Axios Vitals

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March 20, 2019

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1 big thing: Work requirements aren't boosting work

HHS Secretary Alex Azar

HHS Secretary Alex Azar. Photo: Oliver Contreras-Pool/Getty Images

When Arkansas became the first state to enforce work requirements in its Medicaid program, thousands lost their coverage. Most of those people haven't found jobs, according to an analysis of state data by the Center on Budget and Policy Priorities, and are still uninsured.

Why it matters: The Trump administration has argued that work requirements will help people get off of the government program and into the workforce — part of a broader reframing of Medicaid as more of a welfare program than a source of insurance.

By the numbers: Of the roughly 18,000 Arkansans who lost their coverage last year due to the new rules, only about 2,000 have re-enrolled in 2019, according to HHS. 

  • "That seems a fairly strong indication that the individuals who left the program were doing so because they got a job," HHS Secretary Alex Azar told the Senate Finance Committee last week.

Reality check: Only 1,981 of those people matched entries in the state's database of new hires, CBPP says, suggesting that the rest didn't find work.

  • Even that number may be overstated, because the database includes people who found new work for a short time, and those who switched jobs.
  • It also doesn't say whether people who found employment get health coverage through those jobs.

2. The latest on executive pay

The CEOs of 23 prominent health care companies earned more than $632 million in 2018, based on the actual value of cashed-out stock, according to my colleague Bob Herman's most recent tally of federal securities documents.

Some early takeaways:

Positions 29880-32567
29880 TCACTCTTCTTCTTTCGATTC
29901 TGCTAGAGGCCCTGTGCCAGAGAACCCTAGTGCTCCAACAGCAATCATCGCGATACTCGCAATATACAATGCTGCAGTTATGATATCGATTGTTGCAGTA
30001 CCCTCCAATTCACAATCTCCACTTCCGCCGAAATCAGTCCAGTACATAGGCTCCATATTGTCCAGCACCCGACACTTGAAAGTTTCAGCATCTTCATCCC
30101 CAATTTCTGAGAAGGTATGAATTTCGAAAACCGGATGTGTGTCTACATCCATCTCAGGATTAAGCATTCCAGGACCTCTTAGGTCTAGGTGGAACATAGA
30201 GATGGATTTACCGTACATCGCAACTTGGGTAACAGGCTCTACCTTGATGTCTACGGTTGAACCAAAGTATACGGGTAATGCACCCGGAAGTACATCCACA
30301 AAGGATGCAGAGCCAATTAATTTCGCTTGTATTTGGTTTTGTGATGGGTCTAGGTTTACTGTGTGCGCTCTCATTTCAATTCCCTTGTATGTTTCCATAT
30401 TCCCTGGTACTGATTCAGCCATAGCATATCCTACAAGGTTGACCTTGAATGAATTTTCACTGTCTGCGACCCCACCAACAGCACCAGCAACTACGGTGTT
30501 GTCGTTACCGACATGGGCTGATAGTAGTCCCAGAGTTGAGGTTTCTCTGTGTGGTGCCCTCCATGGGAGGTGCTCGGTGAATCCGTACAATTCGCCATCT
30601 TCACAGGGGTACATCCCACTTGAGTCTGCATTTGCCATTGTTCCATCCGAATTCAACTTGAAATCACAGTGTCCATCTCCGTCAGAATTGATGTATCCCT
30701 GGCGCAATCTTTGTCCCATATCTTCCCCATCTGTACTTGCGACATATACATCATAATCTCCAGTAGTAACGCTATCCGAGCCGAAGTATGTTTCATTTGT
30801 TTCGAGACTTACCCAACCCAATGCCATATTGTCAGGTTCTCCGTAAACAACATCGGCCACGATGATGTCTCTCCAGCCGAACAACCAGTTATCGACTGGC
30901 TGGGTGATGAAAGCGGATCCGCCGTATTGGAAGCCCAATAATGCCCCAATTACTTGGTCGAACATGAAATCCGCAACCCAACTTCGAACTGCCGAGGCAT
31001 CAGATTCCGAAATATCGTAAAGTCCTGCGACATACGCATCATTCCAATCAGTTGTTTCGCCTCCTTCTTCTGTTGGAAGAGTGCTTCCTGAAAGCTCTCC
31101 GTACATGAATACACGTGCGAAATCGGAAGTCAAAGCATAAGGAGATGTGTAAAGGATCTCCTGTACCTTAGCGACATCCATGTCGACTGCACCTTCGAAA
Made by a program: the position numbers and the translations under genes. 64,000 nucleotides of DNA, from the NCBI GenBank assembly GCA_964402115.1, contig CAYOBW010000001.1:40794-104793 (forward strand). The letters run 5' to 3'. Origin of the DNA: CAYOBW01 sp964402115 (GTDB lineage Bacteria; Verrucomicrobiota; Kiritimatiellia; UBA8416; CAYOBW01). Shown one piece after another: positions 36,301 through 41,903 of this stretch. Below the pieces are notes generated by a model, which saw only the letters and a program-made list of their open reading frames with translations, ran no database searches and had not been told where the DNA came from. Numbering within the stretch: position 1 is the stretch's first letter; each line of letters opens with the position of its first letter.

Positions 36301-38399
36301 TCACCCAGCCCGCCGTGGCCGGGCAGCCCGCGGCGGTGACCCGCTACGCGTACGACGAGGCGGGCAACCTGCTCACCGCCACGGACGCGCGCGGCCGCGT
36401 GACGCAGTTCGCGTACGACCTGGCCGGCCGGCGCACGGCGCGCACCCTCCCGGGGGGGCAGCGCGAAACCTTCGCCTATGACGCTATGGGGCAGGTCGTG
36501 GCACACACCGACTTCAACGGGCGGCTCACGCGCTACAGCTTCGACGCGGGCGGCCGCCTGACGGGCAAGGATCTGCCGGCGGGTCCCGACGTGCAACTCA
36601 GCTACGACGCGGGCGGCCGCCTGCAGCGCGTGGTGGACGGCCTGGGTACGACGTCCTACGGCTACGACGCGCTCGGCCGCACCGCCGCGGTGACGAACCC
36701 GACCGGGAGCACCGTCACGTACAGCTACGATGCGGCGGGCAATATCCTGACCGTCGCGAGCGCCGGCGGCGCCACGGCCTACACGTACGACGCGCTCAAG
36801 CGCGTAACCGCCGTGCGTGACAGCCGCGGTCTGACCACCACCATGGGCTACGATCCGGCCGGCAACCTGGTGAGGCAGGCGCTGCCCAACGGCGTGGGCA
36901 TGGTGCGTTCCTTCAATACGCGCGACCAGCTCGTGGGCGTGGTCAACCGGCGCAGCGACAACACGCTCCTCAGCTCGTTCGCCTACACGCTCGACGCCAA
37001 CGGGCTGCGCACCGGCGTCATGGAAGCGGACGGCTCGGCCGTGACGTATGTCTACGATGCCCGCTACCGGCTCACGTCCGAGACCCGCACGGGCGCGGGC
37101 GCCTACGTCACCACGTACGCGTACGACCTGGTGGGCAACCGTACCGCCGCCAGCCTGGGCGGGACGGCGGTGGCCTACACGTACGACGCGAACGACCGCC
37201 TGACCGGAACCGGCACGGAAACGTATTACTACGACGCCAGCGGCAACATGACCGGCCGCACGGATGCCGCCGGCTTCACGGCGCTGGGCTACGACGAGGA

• The highest-paid pharmaceutical executive so far for 2018 was Pfizer’s outgoing CEO, Ian Read, who made $47 million.
  • The two CEOs with the highest overall pay were still HCA Healthcare's R. Milton Johnson ($109 million) and Intuitive Surgical's Gary Guthart ($99 million).
  • Flying under the radar as one of the highest-paid health care executives was Ari Bousbib, who heads the pharmaceutical data and consulting company IQVIA. He made $77 million in 2018 and has made $137 million since 2016, when Quintiles and IMS Health merged to form IQVIA.
  • When Express Scripts CEO Tim Wentworth joined Cigna last year, he took home $9 million in retention pay and agreed to "perpetual" agreements to never divulge anything about the company.

The bottom line: Executives of publicly traded companies get paid mostly in stock, so their incentives are to raise the stock price as much as possible. In health care, that often means contradicting the industry's line of "patient-centered care."

Go deeper: Follow our health care executive pay tracker.

3. What to do about surprise bills

UnitedHealth Group is joining the insurance industry's call for government rate-setting as a way to combat surprise hospital bills.